How to be a respectful traveller

Respecting the local culture of the place you are visiting is important as a traveller. You are representing your fellow travellers, your country and also no one wants to be labelled a jerk. There have recently been cases of tourists being disrespectful in Japan’s suicide forest and in a separate incident, a traveller who is a celebrity in her country was rightfully lambasted for smiling and making inappropriate comments at a Holocaust memorial. You don’t want to be like these people. Another thing is that if you want to meet people whilst travelling respect goes a long way in cementing a friendship. So how exactly do you become a respectful traveller? Just follow these tips.


I’m always stating this point. But, it’s super vital to know about the culture of the place you are visiting. The history of the place will also provide you with a reference point for where customs come from. In some places, you also need to dress conservatively so learn a bit about your destination before arriving. In Brazil, the ok sign is a rude gesture. In most Muslim nations it is rude to give a gift or food to someone using your left hand. Knowing these things will show locals that you are interested in their way of life which could lead to friendship or just wonderful conversations. My sister knows someone who was almost arrested at an airport for hugging her boyfriend in public. You need to arm yourself with knowledge about your destination. This will help you feel more confident and you won’t find yourself accidentally breaking the law.

Observe your surroundings

Research aside, practical observation is also highly valuable look how people interact with each other. People watch for a bit don’t stare just look and get your bearings this will help you to know a small little bit more about the culture of your travel destination.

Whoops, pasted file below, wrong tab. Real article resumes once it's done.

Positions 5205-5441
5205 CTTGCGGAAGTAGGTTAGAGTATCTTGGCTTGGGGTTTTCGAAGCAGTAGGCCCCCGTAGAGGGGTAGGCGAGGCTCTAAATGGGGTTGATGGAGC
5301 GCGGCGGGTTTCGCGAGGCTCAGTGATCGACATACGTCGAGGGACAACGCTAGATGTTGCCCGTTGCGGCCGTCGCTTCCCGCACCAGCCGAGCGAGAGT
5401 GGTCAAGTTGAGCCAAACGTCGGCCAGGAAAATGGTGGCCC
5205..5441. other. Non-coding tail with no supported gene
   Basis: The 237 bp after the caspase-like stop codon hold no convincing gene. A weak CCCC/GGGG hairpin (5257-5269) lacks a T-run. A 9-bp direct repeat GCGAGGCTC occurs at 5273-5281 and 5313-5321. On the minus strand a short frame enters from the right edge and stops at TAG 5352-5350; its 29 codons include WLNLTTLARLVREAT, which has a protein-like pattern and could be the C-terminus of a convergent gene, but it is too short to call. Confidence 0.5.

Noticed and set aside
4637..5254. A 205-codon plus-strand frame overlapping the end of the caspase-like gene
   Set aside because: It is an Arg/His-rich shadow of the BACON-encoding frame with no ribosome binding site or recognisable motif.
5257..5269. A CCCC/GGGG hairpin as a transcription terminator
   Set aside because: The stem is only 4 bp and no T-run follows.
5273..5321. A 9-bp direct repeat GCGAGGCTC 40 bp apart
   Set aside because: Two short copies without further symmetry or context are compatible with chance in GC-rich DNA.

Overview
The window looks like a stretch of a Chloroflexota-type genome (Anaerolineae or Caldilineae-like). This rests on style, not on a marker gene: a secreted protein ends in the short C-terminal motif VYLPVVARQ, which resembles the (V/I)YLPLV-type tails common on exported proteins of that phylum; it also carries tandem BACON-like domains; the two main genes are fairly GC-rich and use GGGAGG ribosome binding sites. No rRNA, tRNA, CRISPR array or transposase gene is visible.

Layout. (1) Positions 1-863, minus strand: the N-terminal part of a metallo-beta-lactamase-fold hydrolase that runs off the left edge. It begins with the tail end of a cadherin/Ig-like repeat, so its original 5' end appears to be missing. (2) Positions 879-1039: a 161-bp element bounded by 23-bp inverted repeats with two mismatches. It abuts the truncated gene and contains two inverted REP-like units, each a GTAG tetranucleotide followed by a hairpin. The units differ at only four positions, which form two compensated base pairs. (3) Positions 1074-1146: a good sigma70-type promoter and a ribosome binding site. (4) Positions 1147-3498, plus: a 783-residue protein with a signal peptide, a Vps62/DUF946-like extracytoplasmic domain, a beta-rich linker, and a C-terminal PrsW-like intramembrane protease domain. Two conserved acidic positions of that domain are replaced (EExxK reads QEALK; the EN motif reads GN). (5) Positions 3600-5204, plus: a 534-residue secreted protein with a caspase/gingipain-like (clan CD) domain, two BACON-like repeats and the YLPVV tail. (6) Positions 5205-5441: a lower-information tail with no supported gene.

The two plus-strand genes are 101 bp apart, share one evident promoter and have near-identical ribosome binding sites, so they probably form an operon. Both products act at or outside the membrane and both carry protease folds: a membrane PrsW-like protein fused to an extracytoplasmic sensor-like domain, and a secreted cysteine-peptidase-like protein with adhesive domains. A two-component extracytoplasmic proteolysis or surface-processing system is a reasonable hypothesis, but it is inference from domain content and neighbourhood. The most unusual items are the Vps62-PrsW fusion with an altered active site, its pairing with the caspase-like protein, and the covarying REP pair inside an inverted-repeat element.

Give back if you can

Volunteer or donate items which you don’t want to take home with you such as clothes. Learn about the social issues facing the place you are visiting and do a small bit. You are after all on a trip to rest and relax but if you can and if you want to this is a great way to help out. Touring trips to slums have been criticized as commercializing communities and not giving back. Choose a responsible tour operator which hires locals and which gives back. If you cannot find this skip the tour or go and give back on your own after the tour.

Support locally made goods

Looking for souvenirs? Buy something that is truly made by locals. Street vendors who make their own goods are food all around Cape Town and buying things from them is often cheaper than at glitzy shopping malls. Buying locally supports the growth of the local economy and helps improve the lives of the people living in the place you are visiting.

Dress guide

Most travellers tend to want to blend in I am not one of those people. I do however respect the local customs when it comes to dressing. I always had a cardigan or shawl with me to cover my shoulders when entering churches and I never wore short dresses to churches unless I had a sarong to cover up with. When I visited the Japanese temple in Düsseldorf I took off my shoes upon entering. In most Islamic nations it’s important to dress modestly. So like I said find out if there are any dress regulations and follow them.

Respect the environment

Respect the environment of your destination this includes not littering. Litter has become a serious problem in Venice causing some locals to dislike tourists. Try to minimize your carbon emissions when travelling use public transport it’s cheaper and less detrimental to the environment or walk around.

Learn a few local words

Learning a few local words is before you arrive is always a good thing. Even if it’s just saying thank you in German-Danke or Afrikaans-Dankie it goes a long way with the local people trust me. Simple gestures like this will show that you have respect for the local culture.

Respect customs and resources